To successfully engage customers, multinational businesses must meet them where they are, using a messaging strategy that accommodates each customer's preferred communication channels. This is as true today as it was 20 or even 30 years ago. The challenge for modern brands is that there are just so many communication channels.
In addition to providing efficient face-to-face and phone communication, businesses today need a thoughtful short message service (SMS) marketing strategy, creative email campaigns that don't go straight to the trash folder, social media strategies that account for a wide array of social networks and over-the-top (OTT) chat apps, and engaging mobile apps that streamline customer communication.
Each channel serves its own purpose and appeals to different demographics, but SMS tends to be the most effective communication tool for most businesses. However, an effective SMS marketing strategy requires more than simple messaging capabilities. For SMS to have a real impact, a business must not only meet the customer through their preferred channel but also deliver messages that matter in the moments that matter. To do so, they need personalized data and integrated channels — in short, they need communications APIs.
The Right SMS Marketing Strategy
SMS has been around for more than 20 years, but the communications protocol's preeminence in the state of SMS messaging remains unassailed with high open and response rates.On average, consumers open 98% of SMS messages from brands and respond to 45% of them, according to an oft-cited Gartner survey. Meanwhile, email only boasts a 20% open rate and a 6% response rate.
Global SMS marketing can be expensive, especially in developing nations, and businesses should expect some regional disparities in terms of deliverability and security. Yet overall, international mobile use continues to rise, and consumers increasingly use their mobile devices to search for businesses and products and to communicate with sellers.
When they find something that interests them, they usually want it right then or shortly thereafter. Businesses can respond to this sense of urgency by implementing a feature like "click to text," which allows customers to send SMS messages instantly from the company's website, search ads, or a mobile app. This helps convert mobile viewers into leads by making communication quick and efficient and also allows the business to access customer contact information in the future.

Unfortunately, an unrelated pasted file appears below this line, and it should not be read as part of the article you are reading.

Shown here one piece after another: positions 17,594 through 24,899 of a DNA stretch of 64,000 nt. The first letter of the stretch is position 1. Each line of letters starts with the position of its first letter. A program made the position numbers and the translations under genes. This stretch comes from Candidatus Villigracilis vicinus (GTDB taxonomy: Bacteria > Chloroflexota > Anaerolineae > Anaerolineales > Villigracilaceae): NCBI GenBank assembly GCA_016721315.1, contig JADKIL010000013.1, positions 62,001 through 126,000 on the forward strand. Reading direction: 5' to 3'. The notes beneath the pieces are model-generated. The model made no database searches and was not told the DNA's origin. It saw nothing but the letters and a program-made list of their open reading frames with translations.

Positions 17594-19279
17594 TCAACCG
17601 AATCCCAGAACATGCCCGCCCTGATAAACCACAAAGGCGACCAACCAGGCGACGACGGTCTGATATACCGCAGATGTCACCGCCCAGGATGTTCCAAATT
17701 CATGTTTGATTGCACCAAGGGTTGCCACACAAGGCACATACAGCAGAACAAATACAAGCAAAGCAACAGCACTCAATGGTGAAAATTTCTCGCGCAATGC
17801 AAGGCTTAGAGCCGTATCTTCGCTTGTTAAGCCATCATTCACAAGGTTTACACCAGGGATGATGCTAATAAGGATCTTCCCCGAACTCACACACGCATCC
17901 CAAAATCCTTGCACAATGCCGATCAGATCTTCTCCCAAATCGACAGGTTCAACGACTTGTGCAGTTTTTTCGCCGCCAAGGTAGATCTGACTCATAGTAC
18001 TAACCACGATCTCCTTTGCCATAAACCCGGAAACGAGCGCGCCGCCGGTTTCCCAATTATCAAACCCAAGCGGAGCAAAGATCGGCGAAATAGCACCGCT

For outgoing SMS messages, the most effective content is personalized and relevant, which means the business's SMS application needs to be integrated with its CRM, marketing platform, and other databases that house customer data. Leading SMS APIs and unified communications platforms can pull that data from various silos to enable customized messaging for individuals and/or groups. This is a key consideration for businesses that need to stand out in a crowded marketplace and establish a nurturing relationship with their customers.
Mobile Apps Enable Contextual Connection
Data from customer profiles and buying histories helps marketers generate the right messaging, but sending those messages at the right time requires location data. While SMS messaging is available to virtually every customer who has a mobile phone, allowing businesses to reach them nearly anytime, almost anywhere, SMS typically doesn't reveal where customers are located. This can be a quandary for businesses focused on marketing to the customer in context.
On the other hand, if a customer downloads and uses a business's mobile app with in-app messaging, they can be found through an IP-linked GPS, which lets the business know when the customer is within a predefined service area.
Location-based marketing can enable a business to meet the contextual demands of any given customer by sending notifications when a customer enters or exits a geofenced location. For example, a music streaming app could recognize when a customer's most-played artist is coming to play a concert in their city and invite them to buy a ticket through the app. Likewise, a clothing retailer could detect when a loyal digital customer is driving by a store and invite them inside with a personalized message that says, "You have two items in your online shopping cart. Stop by the store now and save 20%."
This hyper-personalized marketing strategy lets the business connect directly with customers with meaningful messaging that drives sales and builds brand loyalty.
Mitigating Mobile Coverage Concerns
When businesses choose to use an OTT chat app as their primary channel for reaching customers in the moments that matter, they're assuming that mobile phone coverage will be ubiquitous between outside cell towers and indoor hot spots. This is a fairly safe assumption in the age of 5G LTE, where most shopping or dining establishments offer free Wi-Fi, but for many nations, off-the-beaten-path rural areas, or urban places with obstructed dead spots, these businesses need a backup SMS marketing strategy.
For example, if the business chooses WhatsApp as their mobile messaging app, they can enable optional failover to SMS, ensuring that if WhatsApp fails to deliver a message, then SMS (which only requires intermittent connectivity to deliver a text of up to 160 characters in length) will come through. This helps ensure that businesses are getting their messages to the customer at the right time. Businesses can implement SMS failover into WhatsApp, WeChat, Line, and other mobile OTT chat workflows using a single, abstracted messages API that provides access to SMS and multiple social chat applications.
This simplifies the messaging strategy and makes communicating with customers through the channels they prefer — and in the moments that matter — more effective.